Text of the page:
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Electronic health record (EHR) systems affect the workflows of small-practice physicians mostly negatively, whereas the workflows of their staff members are generally improved, according to recent research. More >>
Electronic health record (EHR) systems affect the workflows of small-practice physicians mostly negatively, whereas the workflows of their staff members are generally improved, according to recent research.
Investigators spent 9 to 14 days over a 4- to 8-week period observing practice workflows, interviewing patients, and collecting documentation at 7 community-based, primary care practices throughout the northeastern United States.
They found that staff clinical and clerical burdens, such as check-in and the rooming of patients, were reduced by EHRs. Communication among staff, patients, and providers also was improved. Although EHRs reduced some physician burdens, such as prescribing and lab ordering, those timesavings were mitigated by increased documentation and quality reporting requirements.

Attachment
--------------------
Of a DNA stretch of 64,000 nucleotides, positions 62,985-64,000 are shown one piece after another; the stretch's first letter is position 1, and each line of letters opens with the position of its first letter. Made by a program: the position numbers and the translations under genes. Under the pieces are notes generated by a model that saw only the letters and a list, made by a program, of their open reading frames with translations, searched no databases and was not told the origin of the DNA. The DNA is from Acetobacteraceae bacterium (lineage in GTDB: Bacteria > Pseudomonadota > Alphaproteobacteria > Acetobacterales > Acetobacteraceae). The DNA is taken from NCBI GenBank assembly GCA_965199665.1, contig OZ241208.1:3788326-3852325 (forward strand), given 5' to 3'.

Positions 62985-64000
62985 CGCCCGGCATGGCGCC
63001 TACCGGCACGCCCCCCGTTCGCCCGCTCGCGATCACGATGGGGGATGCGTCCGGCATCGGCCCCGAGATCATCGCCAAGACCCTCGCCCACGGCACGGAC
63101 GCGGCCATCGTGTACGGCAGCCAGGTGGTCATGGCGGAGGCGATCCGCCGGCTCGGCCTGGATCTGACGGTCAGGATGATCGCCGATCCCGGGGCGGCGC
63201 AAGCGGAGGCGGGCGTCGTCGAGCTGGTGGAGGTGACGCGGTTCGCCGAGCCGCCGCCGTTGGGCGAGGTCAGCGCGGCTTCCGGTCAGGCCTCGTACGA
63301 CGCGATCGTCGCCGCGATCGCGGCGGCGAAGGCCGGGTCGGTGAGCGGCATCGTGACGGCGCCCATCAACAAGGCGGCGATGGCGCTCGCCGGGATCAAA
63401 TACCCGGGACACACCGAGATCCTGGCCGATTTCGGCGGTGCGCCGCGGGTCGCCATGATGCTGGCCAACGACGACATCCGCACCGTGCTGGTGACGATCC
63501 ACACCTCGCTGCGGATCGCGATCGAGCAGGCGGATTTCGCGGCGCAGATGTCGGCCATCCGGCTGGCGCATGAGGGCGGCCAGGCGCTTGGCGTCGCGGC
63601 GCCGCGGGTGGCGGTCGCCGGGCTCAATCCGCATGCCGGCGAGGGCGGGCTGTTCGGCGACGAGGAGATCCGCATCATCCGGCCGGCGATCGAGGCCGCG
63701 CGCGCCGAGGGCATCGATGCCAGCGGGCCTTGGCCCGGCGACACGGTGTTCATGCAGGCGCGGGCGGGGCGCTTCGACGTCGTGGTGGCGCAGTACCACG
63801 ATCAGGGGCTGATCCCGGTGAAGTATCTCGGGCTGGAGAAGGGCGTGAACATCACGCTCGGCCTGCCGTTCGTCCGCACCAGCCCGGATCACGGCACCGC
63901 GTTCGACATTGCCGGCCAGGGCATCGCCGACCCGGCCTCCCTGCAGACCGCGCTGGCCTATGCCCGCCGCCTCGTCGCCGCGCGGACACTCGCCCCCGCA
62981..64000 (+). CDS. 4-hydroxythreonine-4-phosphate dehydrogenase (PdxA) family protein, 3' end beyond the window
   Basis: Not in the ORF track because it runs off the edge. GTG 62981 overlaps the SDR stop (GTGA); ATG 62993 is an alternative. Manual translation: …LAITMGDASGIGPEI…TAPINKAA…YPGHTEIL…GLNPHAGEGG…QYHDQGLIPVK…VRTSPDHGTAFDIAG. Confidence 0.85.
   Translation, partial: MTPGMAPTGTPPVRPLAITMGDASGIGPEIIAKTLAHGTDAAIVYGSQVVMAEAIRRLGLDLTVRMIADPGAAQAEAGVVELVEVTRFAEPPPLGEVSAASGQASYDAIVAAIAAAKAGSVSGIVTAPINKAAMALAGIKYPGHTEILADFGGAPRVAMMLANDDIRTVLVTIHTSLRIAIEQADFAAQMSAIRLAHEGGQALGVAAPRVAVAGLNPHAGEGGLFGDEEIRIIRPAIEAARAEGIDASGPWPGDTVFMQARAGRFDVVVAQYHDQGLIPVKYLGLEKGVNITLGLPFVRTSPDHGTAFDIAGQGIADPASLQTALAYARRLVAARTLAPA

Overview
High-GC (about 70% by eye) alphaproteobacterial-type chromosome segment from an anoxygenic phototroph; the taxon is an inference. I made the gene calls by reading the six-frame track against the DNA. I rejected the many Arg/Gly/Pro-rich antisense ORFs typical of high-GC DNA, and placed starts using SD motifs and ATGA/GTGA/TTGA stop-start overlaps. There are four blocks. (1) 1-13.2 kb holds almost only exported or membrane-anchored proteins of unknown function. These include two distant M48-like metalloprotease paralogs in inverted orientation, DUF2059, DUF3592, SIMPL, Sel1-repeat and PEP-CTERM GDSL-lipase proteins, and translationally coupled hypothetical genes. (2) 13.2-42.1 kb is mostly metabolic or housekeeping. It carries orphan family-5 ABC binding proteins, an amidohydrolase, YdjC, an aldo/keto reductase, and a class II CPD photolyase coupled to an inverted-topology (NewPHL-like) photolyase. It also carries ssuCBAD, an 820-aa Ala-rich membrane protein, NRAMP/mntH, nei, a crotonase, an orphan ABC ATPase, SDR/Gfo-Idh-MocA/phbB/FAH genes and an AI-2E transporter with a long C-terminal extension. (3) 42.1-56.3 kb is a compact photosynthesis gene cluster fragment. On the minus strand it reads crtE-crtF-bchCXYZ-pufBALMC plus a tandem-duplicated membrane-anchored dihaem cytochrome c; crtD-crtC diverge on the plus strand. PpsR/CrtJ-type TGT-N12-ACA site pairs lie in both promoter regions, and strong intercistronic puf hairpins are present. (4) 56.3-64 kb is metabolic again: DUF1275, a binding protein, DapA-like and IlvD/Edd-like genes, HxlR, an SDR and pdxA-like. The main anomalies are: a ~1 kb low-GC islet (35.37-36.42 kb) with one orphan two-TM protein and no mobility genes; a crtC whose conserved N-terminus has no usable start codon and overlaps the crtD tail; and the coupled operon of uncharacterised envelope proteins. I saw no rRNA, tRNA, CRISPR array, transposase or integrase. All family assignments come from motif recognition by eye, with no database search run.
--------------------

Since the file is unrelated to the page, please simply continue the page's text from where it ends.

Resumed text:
Other findings were that staff routine enabled EHR vendors to develop system workflows that to some degree could enhance and improve primary care practices. The researchers also discovered that clinical workflows for primary care physicians (PCPs) are more complex and unpredictable, which makes it difficult to create EHR workflows for PCPs that work well from 1 practice to the next.
The researchers recommend that EHR developers focus on clinician charting, disease management, and ordering/reviewing tasks because these are the main sources of increased EHR-related work burden. They also concluded that as EHR vendors develop new systems and improve existing systems, they should try to better understand the complex needs of the PCP.
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